2. Implementation Complexity

Concerns about transitioning existing operations to net zero are complex, involving the integration of new sustainable practices into the current business model.

📌 The answer: Sustainable practices are becoming the norm, so act now

  • Enhanced Regulatory Compliance and Anticipation of Policy Changes: By aligning business practices with current and anticipated ESG standards, companies can adapt more smoothly to future policy shifts, particularly in the context of carbon emissions and sustainability goals.

Governments are increasingly integrating ESG criteria into mandatory financial disclosures as part of their efforts to achieve net-zero carbon emissions and contribute to the Sustainable Development Goals (SDGs). The adoption of mandatory ESG disclosures, once voluntary and used as a differentiator, is now becoming a regulatory requirement. - ICF

  • Moreover, investing in carbon credits helps organisations prepare for another regulatory scenario: the likelihood of incurring fines for carbon emissions. Numerous regions have put into effect carbon pricing strategies, including taxes or cap-and-trade systems, suggesting that a worldwide carbon pricing standard could emerge in the foreseeable future.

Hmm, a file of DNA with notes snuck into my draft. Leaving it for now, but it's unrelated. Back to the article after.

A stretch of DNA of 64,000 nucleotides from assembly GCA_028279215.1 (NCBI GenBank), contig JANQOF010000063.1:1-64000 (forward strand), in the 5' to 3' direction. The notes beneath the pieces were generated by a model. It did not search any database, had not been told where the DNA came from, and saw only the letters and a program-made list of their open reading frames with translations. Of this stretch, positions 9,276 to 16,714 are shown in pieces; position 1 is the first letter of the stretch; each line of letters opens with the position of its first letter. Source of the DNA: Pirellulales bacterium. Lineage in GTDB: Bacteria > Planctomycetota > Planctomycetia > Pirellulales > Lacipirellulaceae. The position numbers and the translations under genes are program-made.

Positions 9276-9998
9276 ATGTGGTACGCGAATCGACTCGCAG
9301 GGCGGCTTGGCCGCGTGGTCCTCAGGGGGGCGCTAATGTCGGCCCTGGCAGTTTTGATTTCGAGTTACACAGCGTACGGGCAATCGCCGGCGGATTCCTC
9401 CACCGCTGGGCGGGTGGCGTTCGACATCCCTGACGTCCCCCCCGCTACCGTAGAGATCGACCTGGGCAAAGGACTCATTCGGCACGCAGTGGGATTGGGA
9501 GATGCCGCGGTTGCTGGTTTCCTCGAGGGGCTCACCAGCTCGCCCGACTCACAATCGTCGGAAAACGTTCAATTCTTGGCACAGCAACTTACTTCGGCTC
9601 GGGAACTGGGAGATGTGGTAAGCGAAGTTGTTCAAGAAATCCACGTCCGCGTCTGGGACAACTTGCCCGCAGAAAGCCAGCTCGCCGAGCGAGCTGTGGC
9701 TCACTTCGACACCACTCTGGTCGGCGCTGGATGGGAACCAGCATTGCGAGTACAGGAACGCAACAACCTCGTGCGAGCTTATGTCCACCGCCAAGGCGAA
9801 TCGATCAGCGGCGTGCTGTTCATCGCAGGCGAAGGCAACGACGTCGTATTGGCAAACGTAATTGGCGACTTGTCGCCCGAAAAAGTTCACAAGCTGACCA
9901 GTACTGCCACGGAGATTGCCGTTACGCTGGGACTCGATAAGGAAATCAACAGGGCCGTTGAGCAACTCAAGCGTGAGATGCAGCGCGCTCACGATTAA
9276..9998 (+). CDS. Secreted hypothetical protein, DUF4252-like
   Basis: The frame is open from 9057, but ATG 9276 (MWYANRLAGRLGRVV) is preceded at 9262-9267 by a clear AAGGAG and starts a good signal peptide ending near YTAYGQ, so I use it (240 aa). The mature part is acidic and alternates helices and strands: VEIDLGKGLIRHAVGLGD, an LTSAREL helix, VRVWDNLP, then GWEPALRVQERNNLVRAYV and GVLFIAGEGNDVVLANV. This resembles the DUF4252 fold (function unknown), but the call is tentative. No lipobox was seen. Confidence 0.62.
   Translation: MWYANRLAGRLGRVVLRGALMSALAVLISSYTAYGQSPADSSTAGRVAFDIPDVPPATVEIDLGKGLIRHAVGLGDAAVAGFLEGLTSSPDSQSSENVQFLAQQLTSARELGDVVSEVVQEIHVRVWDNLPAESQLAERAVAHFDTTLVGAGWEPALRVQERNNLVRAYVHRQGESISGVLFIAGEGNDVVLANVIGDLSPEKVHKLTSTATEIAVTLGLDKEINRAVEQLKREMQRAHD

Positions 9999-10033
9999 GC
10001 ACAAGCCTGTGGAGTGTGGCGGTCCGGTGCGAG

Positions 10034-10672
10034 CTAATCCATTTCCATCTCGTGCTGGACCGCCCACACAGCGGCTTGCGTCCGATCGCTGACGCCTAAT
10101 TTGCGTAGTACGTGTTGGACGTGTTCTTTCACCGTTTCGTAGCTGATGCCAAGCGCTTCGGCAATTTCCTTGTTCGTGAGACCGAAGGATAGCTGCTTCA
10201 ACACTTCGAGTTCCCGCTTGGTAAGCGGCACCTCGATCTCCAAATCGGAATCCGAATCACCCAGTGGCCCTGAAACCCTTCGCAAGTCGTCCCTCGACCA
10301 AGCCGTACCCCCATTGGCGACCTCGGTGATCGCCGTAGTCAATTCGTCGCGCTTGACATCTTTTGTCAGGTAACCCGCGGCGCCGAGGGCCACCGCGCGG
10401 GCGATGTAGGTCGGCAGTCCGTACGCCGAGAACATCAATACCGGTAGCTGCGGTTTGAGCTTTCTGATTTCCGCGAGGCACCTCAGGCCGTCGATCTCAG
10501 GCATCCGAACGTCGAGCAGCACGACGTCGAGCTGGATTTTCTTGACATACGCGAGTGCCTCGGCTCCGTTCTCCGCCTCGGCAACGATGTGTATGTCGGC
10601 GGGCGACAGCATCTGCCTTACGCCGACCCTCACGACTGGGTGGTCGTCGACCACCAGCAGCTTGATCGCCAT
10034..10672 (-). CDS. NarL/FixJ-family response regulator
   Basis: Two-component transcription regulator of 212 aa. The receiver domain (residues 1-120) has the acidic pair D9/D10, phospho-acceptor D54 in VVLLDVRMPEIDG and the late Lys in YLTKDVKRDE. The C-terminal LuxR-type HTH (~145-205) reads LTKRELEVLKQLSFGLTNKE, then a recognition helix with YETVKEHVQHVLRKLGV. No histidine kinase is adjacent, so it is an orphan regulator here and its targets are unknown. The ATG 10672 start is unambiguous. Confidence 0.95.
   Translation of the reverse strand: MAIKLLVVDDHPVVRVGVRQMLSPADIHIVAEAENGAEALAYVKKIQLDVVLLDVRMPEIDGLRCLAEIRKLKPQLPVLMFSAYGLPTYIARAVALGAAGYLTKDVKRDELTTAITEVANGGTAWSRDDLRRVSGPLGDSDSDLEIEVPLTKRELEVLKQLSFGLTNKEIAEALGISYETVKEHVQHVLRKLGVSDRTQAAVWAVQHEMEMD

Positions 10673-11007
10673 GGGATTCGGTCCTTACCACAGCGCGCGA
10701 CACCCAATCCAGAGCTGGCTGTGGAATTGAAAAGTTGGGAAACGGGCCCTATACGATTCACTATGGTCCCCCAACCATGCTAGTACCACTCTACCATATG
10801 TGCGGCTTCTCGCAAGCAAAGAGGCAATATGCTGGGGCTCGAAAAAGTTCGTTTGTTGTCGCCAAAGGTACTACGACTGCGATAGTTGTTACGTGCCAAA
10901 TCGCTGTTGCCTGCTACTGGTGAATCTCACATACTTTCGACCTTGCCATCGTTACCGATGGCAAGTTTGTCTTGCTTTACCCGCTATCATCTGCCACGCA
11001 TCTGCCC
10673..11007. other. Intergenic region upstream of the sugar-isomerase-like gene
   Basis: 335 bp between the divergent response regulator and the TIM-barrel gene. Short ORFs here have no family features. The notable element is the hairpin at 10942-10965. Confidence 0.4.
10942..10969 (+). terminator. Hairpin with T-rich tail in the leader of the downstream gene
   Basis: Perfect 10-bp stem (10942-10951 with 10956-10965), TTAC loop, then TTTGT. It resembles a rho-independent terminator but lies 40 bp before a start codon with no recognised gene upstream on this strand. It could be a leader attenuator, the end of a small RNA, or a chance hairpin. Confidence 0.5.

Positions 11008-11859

3. Operational Disruption

There will be fears that net zero changes could disrupt current operations and impact production efficiency or service delivery.

📌 The answer: Innovation and Long-term Competitiveness

  • Driving Innovation: The push towards net zero often requires innovative solutions, which can lead to new products and services, opening up new markets and opportunities.
  • Future Proofing: Companies that move towards net zero are better prepared for future environmental regulations and are less likely to face stranded assets as the world moves away from fossil fuels.
  • Securing Operational Longevity: With increasing regulatory scrutiny around ESG compliance, demonstrating your commitment to net zero could become integral to maintaining your license to operate.
  • Managing Reputation: Failure to meet ESG commitments can lead to significant reputational damage, adversely affecting stock performance and competitive positioning.

4. Market and Competitive Impact

There will be concerns that sustainability efforts might negatively affect the company's competitive position and divert attention from core business goals.

📌 The answer: Strengthen market position through climate action

  • Establishing Climate Leadership: Positioning your company as a climate leader can enhance your brand's reputation and credibility, leading to long-term benefits.